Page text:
Jesus, you look how fat.
I stand in the mirror, taking in the woman who matches my gaze. I study her sagging underarms, lack of breasts and a waistline peppered with pregnancies and ever-sustaining the willpower that accompanies twenty years of disordered eating. "Mommy" beckons from my daughter's bathroom and I instantly click back into factory setting "mom" mode. I appear in her doorway, am signaled to enter and find my daughter in the midst of a wardrobe meltdown.
I jump to attention, lamenting on how she could wear a paper bag (because, patterns and that's what my role model told me!) and still be the most beautiful princess this world has ever seen.
That's what we do. We're moms. We affirm. Lift her. Validate her. Make sure that she knows how valued and worthy she is. I know my daughter hears me. I know this because she tells me "I knoooow, I know" and "you always say that." The thing is . . . my daughter uses all of her senses. She watches. She watches me.
I've been criticizing this girl for decades but, now, there’s another girl to consider. We build up our daughters. We carefully select the words we use with them. We get that part right. But how are we talking to ourselves? Your reaction to yourself, whether silently or in a Tom Brady-esque audible – your daily rituals of calorie-counting and stepping on and off the scale- it's all showing your daughter that her worth is determined by a number. Lost weight? You're winning! Gained? You're a goddamn failure. Get off the scale. For twenty years, I was a slave to the scale. The number it displayed (on the daily!) determined my worth. I refuse to steer my daughter towards a similar fate. I consciously strive to build her self-confidence, but who's talking to me? Me. For most of my adult life, I was that woman in the mirror tearing myself down and willing those last ten pounds off of my inner thighs and under arms. Not anymore.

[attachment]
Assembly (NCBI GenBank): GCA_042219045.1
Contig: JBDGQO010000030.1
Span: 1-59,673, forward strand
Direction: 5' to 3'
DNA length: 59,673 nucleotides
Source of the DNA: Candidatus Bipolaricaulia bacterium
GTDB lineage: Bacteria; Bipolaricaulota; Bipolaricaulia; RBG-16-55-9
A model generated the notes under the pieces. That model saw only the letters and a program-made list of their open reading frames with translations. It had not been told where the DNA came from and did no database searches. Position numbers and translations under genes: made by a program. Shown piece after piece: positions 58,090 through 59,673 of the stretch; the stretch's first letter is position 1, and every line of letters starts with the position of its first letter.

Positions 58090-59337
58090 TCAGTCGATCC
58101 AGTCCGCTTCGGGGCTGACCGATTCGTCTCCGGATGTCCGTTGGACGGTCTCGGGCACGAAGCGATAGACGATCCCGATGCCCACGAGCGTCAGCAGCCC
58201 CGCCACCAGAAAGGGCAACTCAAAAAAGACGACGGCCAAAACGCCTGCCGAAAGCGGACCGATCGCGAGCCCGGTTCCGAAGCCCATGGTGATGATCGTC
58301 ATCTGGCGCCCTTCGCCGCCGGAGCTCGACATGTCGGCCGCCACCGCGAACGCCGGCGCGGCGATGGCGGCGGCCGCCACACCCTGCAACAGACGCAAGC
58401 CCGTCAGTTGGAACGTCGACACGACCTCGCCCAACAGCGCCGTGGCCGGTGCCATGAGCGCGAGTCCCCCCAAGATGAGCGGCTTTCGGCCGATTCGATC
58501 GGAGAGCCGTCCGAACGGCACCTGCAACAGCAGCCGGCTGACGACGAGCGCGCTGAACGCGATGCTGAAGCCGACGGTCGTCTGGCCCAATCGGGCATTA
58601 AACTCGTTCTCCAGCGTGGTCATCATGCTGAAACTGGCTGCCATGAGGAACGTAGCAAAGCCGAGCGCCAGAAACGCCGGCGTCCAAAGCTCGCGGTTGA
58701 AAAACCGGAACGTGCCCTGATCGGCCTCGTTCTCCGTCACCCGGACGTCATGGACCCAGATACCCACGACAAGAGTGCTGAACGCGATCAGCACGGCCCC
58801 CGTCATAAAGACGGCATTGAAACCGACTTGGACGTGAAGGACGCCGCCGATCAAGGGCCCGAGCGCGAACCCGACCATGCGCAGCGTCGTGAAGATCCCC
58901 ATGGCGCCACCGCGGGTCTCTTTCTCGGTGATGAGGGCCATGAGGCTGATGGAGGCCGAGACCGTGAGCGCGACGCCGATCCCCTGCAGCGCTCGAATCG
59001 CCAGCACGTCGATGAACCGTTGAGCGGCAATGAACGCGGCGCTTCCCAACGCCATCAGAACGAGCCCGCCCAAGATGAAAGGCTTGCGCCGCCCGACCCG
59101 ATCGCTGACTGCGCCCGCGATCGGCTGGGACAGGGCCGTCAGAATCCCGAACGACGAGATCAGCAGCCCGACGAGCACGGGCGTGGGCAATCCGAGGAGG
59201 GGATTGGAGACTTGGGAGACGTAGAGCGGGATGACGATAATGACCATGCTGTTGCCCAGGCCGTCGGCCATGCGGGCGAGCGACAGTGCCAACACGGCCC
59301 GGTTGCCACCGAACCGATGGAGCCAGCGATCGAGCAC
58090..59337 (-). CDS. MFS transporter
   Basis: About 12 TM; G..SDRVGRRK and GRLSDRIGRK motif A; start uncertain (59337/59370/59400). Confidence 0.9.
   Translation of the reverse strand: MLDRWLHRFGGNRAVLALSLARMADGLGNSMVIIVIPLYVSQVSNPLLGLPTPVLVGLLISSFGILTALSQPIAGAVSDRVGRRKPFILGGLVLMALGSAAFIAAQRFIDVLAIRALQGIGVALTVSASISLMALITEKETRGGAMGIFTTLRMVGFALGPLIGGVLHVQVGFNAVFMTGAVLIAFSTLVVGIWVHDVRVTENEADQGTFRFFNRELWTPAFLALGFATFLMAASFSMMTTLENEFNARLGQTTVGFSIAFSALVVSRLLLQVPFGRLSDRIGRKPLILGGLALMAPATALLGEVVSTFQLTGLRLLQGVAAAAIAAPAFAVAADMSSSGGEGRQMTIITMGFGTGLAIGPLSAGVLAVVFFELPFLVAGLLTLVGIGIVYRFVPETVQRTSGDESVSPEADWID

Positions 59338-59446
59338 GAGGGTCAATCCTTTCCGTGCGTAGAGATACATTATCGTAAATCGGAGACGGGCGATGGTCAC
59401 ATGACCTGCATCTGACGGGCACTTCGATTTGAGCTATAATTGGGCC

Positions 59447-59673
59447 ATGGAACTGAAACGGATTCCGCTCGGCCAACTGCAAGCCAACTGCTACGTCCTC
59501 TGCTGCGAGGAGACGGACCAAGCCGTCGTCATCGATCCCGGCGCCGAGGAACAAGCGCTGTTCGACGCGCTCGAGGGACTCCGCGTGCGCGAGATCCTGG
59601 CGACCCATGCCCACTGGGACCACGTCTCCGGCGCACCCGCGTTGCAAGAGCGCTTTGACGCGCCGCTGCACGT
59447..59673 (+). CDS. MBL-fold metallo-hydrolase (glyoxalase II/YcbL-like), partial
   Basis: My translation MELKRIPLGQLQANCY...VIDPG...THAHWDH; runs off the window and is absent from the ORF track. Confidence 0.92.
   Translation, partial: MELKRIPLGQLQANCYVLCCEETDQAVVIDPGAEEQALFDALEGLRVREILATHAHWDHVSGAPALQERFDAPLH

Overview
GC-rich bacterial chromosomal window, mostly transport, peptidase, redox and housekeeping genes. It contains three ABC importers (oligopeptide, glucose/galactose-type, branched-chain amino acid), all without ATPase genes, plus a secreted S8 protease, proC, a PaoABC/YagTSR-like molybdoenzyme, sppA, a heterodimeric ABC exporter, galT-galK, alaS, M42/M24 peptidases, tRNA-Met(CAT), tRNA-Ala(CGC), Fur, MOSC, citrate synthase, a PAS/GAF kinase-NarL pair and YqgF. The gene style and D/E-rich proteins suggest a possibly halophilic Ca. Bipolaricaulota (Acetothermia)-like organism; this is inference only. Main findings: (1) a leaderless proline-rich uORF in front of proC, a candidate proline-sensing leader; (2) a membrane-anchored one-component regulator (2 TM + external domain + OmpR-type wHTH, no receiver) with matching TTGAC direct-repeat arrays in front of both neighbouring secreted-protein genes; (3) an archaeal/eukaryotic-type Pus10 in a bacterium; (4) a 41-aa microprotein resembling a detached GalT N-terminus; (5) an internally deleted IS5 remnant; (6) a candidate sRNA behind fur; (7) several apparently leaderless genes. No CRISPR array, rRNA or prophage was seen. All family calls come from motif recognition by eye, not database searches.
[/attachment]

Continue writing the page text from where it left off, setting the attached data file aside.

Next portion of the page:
Now, I am the woman modeling how a woman should act, talk and appear in society. I'm the model for what's acceptable and what isn't. I’m that for my daughter. Each time she comes around the corner, I have to choke down the "you look so beautiful,” that auto-populates into my vernacular in fear that she'll start to associate her worth with her physical attributes. I'm tactful in my delivery, reminding her that she is strong and smart, but she's looking at that woman I've been criticizing in the mirror. What am I saying to her? Because that's what she's noticing. Full stop. We have to stop showing our daughters that their physical appearance determines their worth. And we do this by modeling it for them.
If you wouldn't say it to her, stop saying it to you.
Recent studies show that 30% of teen girls have contemplated suicide. While some mothers will immediately jump to the conclusion that the comparisons to uber-edited, social media images are to blame for their daughter's lack of self-confidence, there’s another influence we've underestimating the magnitude of... our own.